Wednesday, September 22, 2010

Life Estate Deed or Trust? It's No Contest!

In my practice, one of the most commonly requested legal services is for the preparation of a deed transferring the client’s home to their children, with the parents reserving a “life estate” interest in the home.  The general purpose of such an arrangement – often referred to as a “life estate deed” -- is to protect the home if the parents someday need long-term care assistance and hope to qualify for Medicaid.  However, under virtually any situation transferring a home to a Medicaid Asset Protection Trust (“MAPT”) is a better option than use of a life estate deed.

If successfully implemented, both the life estate deed and the MAPT will protect a primary residence so long as the homeowner does not apply for Medicaid long-term care coverage for at least five years from the date the strategy is implemented.  But the MAPT has a number of significant advantages over the life estate deed that makes the MAPT the strategy of choice.  Here are some of the key differences:

  • If the home is sold after being conveyed to the MAPT, the entire capital gain will qualify for the capital gain exemption that is available only to owners of a primary residence ($250,000 exemption for individuals, $500,000 for married couples). By contrast, if the home is sold after being conveyed via a life estate deed, the portion of the home that has been transferred to the “remainder beneficiaries” – that is, the children – will be subject to capital gains tax.
 Example:  A 73-year-old widow transfers her home to her two children, who both reside in New York, using the life estate deed technique.  Two years later the widow decides to sell her home and move in with one of her children.  The home, which has a cost basis of $50,000, is sold for $250,000.  Under the federal government’s life estate tables, the children’s remainder interest is about 48% of the total property value. Since the capital gain from the sale is $200,000, the children will have to pay a capital gains tax of about $20,000 (based on the approximately 20% state and federal capital gains tax on the children’s $96,000 portion of the gain). A similar sale from a MAPT will result in the payment of no capital gains tax, as the entire sale proceeds are deemed to “belong” to the widow for capital gains tax purposes.

  • A transfer to children via a life estate deed is typically an irrevocable transfer.  If a parent later has a falling-out with a child, the parent will be unable to “undo” the transfer made under the deed.  By contrast, a properly structured MAPT will include a “limited power of appointment” that permits the parent to change the trust beneficiaries during the parent’s lifetime, and retains for the parent the right to decide who receives the trust assets after the time of the parent’s death. 
  • If a parent someday enters a nursing home and the children elect to sell the parent’s residence, with the life estate deed technique Medicaid will be entitled to reimbursement for the portion of the sale proceeds equal to the value of the parent’s remaining life estate interest at the time of sale.  So, if a 75-year-old is on Medicaid and the home is sold for $250,000, Medicaid will be entitled to reimbursement for the parent’s 52% portion of the sale proceeds (or $130,000). In contrast, there is no Medicaid reimbursement requirement if a residence held by a MAPT is sold while the parent is receiving Medicaid assistance.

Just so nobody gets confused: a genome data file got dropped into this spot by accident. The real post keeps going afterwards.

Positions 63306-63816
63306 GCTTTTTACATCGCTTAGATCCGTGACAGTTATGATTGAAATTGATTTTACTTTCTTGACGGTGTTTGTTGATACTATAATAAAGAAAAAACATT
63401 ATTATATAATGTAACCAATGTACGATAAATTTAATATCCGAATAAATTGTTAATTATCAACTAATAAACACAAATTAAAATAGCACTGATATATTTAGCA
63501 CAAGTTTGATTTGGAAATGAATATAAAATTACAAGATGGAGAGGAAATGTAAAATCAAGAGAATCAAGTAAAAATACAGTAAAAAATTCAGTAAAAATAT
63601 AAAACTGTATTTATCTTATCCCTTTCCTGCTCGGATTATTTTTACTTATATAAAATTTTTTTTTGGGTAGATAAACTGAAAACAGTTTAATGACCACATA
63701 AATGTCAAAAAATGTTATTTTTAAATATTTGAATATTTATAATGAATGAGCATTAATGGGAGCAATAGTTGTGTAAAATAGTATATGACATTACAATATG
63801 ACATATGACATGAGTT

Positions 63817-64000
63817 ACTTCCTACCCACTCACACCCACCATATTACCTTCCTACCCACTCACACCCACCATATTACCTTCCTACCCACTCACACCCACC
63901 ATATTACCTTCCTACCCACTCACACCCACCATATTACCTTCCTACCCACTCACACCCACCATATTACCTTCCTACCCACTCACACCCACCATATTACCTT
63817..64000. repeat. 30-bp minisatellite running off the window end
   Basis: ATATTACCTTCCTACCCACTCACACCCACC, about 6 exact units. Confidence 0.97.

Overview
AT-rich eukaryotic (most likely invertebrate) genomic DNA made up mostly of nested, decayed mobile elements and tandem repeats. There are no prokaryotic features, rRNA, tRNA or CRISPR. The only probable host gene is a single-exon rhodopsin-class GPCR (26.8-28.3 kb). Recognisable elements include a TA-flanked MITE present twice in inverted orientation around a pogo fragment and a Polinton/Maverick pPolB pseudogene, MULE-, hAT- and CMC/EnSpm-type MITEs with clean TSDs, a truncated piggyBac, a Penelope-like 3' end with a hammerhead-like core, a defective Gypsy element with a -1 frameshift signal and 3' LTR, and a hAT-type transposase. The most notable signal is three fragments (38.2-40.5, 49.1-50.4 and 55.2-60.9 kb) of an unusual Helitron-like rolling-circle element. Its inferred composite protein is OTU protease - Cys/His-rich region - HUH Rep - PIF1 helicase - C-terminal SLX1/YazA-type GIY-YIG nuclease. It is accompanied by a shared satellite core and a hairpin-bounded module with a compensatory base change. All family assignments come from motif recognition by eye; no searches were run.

1. This is a very one-sided example in favor of a MAPT vs. a life estate deed and does not fairly represent the pros and cons of one vs. the other. For instance, the exmple notes that capital gains tax would have to be paid if the home were sold out of a life estate deed. However, capital gains would be deminimus, if any at all, since the tax basis of the home would have stepped-up when the life estate deed was created. (Since property values have actually declined in the last few years, there would be no capital gain.) Also, the example also notes that 52% of the sale proceeds would not be Medicaid sheltered...but that is only because in the example the life estate deed had existed for only 2 years. If it had existed for 5 years, nealy all of the proceeds would have been sheltered. Why give such a biased view of one alternative vs. another?... because MAPT's are costly to enter into and lawyers make much more money setting them up compared to the easy establishment of a life estate deed.

  2. Sorry for the late reply, but your assertions are simply incorrect, and I stand by every word of my post. There is no stepped-up basis for the remainder interest with a life estate deed IF the home is sold during the life tenant's lifetime; that is, while the life tenant can claim the Section 121 exemption on their life estate interest, the remaindermen (unless they too live in the home) will have to pay capital gains on their interest, using the life tenant's carry-over basis (which is often very low). Regarding Medicaid protection, if the home home is sold while the life tenant is on Medicaid, the value of the life estate IS subject to Medicaid repayment EVEN IF the home is sold more than five years after the life estate deed is signed. With a MAPT, there would be no similar repayment obligation.

    I appreciate the feedback regardless!

  3. My Mom lives in N.y and has a life estate and named my sister and I remaindermen. My mom is still living but my sister passed away. Does my sister's.two children get her share when my mom passes away?